‘made effective’: ‘se apliquen’ and ‘sont
XX(b): ‘necessary to protect human,
animal or plant life or health’
• Issue 1: Does the policy goal fall within the
range of policies designed to protect human,
animal or plant life or health?
• Brazil – Retreaded Tyres: environmental
measures covered by Article XX(b).
XX(b): ‘necessary to protect human,
animal or plant life or health’
• Issue 2: Is the measure ‘necessary’ to achieve the
policy goal?
• Analyze in light of level of risk Member sets for itself.
• Involves weighing and balancing factors:
importance of the interests or values
contribution to the end pursued
trade impact
whether a WTO-consistent alternative measure which the
Member concerned could reasonably be expected to
employ is available, or whether a less WTO-inconsistent
measure is reasonably available
importance of interests or values
• Human life and health are ‘both vital and
important in the highest degree’: AB, EC –
• Environment is ‘important’: AB, Brazil –
Retreaded Tyres
• Climate change impacts on human life and
health, environment
contribution to the end pursued
• Measure must be ‘apt to produce a material
contribution to the achievement of its objective’
• ‘Marginal or insignificant contribution’ is not enough
• Indirect contribution via long-term economic
development does not qualify (Kuznet’s curve)
• Need to view the measure against the broader
context of a comprehensive strategy
• Can be quantitative or qualitative measurement
• But difficult to measure contribution of climate
change measures
AB, Brazil – Retreaded Tyres
‘the results obtained from certain actions—for
instance, measures adopted in order to
attenuate global warming and climate
change...—can only be evaluated with the
benefit of time’
trade impact
• Prohibitions have passed the test:
– EC – Asbestos
– Brazil – Retreaded Tyres
• But cumulative impact of a series of climate
change measures could together have much
more significant restrictive effects than a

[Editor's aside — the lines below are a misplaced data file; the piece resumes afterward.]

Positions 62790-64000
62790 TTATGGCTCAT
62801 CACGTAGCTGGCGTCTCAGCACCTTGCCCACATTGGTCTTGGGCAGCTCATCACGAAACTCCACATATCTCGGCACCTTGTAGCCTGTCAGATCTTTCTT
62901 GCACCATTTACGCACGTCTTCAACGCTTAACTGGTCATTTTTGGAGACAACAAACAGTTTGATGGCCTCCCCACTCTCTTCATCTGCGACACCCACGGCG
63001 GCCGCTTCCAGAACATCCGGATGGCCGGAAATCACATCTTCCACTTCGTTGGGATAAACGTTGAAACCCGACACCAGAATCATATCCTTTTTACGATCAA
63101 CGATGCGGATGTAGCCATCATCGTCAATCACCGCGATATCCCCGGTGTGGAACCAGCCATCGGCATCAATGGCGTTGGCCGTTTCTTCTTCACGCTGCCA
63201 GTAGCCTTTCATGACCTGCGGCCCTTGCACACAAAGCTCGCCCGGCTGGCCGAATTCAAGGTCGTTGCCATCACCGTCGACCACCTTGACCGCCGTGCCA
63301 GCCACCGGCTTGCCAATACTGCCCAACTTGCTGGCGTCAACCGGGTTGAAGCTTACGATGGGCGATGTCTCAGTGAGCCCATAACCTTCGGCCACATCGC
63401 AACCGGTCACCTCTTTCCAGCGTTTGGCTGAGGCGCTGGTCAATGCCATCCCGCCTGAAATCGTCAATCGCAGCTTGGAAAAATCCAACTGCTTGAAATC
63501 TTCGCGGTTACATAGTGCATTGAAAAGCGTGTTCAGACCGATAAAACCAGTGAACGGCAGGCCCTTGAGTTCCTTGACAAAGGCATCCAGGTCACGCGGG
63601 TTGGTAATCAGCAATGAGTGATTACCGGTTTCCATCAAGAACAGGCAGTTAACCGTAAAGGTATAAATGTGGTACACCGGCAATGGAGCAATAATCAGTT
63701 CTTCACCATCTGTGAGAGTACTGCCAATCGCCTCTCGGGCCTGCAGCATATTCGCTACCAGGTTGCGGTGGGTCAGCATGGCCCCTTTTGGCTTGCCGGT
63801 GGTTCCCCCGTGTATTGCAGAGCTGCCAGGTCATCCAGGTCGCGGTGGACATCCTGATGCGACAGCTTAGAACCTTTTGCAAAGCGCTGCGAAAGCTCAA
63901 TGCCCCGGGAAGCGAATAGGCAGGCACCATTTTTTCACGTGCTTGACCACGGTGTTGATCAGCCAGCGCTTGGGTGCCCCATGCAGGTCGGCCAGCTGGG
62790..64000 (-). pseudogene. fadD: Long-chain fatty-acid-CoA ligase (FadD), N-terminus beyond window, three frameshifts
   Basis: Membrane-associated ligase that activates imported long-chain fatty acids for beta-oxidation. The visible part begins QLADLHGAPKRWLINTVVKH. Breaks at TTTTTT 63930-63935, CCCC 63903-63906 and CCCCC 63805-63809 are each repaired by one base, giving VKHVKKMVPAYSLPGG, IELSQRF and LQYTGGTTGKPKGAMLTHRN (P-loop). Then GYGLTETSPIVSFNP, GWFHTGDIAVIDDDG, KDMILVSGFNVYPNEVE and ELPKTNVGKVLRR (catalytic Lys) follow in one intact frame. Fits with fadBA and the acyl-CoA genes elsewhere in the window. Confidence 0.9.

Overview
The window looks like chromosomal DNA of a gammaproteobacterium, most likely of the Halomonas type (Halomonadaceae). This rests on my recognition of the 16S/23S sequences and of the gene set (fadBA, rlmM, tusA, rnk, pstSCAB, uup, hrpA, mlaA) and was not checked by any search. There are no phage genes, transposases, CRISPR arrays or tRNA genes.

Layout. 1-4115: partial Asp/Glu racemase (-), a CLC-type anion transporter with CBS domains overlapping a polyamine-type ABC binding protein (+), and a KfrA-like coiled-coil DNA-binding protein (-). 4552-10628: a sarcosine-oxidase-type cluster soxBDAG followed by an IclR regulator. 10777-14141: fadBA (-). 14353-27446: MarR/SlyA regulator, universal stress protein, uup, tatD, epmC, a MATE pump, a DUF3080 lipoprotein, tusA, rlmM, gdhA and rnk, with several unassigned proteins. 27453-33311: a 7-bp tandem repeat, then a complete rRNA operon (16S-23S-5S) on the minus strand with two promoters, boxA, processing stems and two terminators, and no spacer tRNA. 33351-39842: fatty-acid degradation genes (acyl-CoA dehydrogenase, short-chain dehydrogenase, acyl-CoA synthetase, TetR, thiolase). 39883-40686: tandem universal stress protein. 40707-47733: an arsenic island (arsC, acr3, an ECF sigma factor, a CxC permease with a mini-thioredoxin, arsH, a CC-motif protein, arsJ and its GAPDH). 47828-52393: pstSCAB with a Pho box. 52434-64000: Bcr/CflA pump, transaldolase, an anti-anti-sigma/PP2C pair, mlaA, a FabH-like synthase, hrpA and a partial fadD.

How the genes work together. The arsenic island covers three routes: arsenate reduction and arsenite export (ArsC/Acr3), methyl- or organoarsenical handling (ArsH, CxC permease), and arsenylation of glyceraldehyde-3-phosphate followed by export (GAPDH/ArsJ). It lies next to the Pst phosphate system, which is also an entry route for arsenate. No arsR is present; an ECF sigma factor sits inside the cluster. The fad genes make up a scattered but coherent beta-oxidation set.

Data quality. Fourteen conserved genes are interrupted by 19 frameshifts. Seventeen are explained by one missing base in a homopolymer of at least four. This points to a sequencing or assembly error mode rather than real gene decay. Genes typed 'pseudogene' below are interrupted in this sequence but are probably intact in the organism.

measure considered in isolation.
alternative measures
• Must achieve same objectives as challenged measure
– difficult to argue if effect of measure might not be
revealed in the near future
• Must be WTO-consistent or less inconsistent
– Jurisprudence makes this moving target (subsidies instead
of trade restrictions after Canada—Renewable Energy?)
• Must be ‘reasonably available’ in light of interests or
values being pursued and desired level of protection
– Level of economic and technological development?
– Consultations or negotiations with other countries?
– What scientific evidence will be required?
Article XX chapeau
• Purpose is to prevent abuse of exceptions
• Do not apply measure in a manner that
• arbitrary discrimination between countries
where the same conditions prevail;
• unjustifiable discrimination between countries
where the same conditions prevail; or
• a disguised restriction on international trade
‘arbitrary or unjustifiable discrimination between
countries where the same conditions prevail’
(1) application results in discrimination
(2) discrimination is arbitrary or unjustifiable
– effort to negotiate (transboundary only?)
– flexibility of the measure (prevailing conditions)
– rational connection between objective and
reasons given for discrimination
(3) discrimination between countries where
same conditions prevail
Do paragraphs b and g
apply to different matters?
• Rule of effective treaty interpretation: avoid
redundancy, harmonious interpretation
• Term ‘necessary’ sets higher threshold than
term ‘relating to’
• Difference between ‘animals’ and ‘exhaustible
natural resources’?
• Difference between domestic and
transnational issues?
Technical Barriers to Trade
TBT Agreement
definition of ‘technical regulation’
• Must be met to apply Article 2
• Document must meet 3 criteria:
– (1) Applies to an identifiable product or group of
– (2) Lays down one or more characteristics of the
– (3) Compliance with product characteristics must
be mandatory.
‘technical regulation’ or ‘standard’?
• TBT Agreement applies to PPM labels.
• Whether measure is ‘technical regulation’ or
‘standard’ not determined by whether legally
permissible to sell product without a particular label.
• Factors to determine whether ‘technical regulation’:
– law or regulation enacted by a WTO Member
– prescribes or prohibits particular conduct
– specific requirements that constitute the sole means of